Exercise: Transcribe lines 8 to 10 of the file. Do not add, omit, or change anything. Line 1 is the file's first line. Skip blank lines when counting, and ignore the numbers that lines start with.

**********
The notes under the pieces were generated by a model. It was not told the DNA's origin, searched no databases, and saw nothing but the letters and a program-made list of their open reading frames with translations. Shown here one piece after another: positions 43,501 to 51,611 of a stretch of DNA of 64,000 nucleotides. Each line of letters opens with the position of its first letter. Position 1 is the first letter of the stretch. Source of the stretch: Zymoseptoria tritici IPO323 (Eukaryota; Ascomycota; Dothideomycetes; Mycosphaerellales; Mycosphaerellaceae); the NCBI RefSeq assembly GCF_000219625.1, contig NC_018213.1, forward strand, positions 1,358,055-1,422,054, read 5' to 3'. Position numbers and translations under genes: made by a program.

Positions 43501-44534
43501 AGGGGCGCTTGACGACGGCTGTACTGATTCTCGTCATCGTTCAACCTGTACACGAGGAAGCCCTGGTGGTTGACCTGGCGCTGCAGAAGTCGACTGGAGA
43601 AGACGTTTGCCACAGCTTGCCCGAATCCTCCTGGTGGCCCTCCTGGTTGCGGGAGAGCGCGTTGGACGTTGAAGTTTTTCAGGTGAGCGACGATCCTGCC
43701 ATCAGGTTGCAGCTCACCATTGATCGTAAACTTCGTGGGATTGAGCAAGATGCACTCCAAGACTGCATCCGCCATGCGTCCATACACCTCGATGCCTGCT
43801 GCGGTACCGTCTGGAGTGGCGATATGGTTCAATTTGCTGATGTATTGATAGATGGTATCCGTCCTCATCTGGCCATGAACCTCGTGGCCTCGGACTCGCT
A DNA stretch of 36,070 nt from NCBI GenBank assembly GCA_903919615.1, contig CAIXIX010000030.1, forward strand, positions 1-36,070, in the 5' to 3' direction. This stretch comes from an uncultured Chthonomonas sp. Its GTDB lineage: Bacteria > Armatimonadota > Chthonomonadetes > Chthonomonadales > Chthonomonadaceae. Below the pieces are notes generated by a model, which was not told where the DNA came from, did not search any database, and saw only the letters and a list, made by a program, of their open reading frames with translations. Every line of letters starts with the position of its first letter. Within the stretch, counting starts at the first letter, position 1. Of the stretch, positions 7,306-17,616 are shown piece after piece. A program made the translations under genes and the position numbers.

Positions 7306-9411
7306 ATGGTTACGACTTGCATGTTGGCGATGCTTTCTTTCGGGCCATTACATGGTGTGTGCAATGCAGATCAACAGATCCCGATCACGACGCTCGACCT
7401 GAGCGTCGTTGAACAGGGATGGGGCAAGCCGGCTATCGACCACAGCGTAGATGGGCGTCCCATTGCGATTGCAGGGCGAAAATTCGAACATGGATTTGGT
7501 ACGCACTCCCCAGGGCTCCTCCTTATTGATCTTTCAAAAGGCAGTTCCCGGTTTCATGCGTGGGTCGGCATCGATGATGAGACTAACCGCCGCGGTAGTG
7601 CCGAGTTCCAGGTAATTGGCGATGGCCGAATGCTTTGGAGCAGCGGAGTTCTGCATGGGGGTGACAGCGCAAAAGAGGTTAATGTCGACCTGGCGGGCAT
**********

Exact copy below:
Positions 7306-9411
7306 ATGGTTACGACTTGCATGTTGGCGATGCTTTCTTTCGGGCCATTACATGGTGTGTGCAATGCAGATCAACAGATCCCGATCACGACGCTCGACCT
7401 GAGCGTCGTTGAACAGGGATGGGGCAAGCCGGCTATCGACCACAGCGTAGATGGGCGTCCCATTGCGATTGCAGGGCGAAAATTCGAACATGGATTTGGT